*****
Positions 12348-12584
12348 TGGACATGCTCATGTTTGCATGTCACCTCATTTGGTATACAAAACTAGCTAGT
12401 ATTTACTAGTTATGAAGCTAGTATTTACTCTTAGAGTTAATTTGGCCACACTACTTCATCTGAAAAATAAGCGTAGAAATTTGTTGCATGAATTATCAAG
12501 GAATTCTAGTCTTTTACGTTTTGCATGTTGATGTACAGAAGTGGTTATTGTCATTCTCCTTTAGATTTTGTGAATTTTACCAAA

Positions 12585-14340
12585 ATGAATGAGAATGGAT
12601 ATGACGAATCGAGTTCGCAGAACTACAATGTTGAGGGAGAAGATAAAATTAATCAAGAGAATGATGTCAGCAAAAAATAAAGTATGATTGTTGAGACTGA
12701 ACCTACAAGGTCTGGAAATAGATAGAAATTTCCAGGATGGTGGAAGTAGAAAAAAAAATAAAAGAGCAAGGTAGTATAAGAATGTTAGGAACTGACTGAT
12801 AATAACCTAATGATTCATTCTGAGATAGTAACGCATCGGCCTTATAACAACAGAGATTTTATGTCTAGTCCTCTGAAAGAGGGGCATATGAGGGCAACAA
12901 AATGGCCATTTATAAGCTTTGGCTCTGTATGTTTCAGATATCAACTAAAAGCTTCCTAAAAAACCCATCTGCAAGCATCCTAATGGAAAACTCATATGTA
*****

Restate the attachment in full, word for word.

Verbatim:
Positions 12348-12584
12348 TGGACATGCTCATGTTTGCATGTCACCTCATTTGGTATACAAAACTAGCTAGT
12401 ATTTACTAGTTATGAAGCTAGTATTTACTCTTAGAGTTAATTTGGCCACACTACTTCATCTGAAAAATAAGCGTAGAAATTTGTTGCATGAATTATCAAG
12501 GAATTCTAGTCTTTTACGTTTTGCATGTTGATGTACAGAAGTGGTTATTGTCATTCTCCTTTAGATTTTGTGAATTTTACCAAA

Positions 12585-14340
12585 ATGAATGAGAATGGAT
12601 ATGACGAATCGAGTTCGCAGAACTACAATGTTGAGGGAGAAGATAAAATTAATCAAGAGAATGATGTCAGCAAAAAATAAAGTATGATTGTTGAGACTGA
12701 ACCTACAAGGTCTGGAAATAGATAGAAATTTCCAGGATGGTGGAAGTAGAAAAAAAAATAAAAGAGCAAGGTAGTATAAGAATGTTAGGAACTGACTGAT
12801 AATAACCTAATGATTCATTCTGAGATAGTAACGCATCGGCCTTATAACAACAGAGATTTTATGTCTAGTCCTCTGAAAGAGGGGCATATGAGGGCAACAA
12901 AATGGCCATTTATAAGCTTTGGCTCTGTATGTTTCAGATATCAACTAAAAGCTTCCTAAAAAACCCATCTGCAAGCATCCTAATGGAAAACTCATATGTA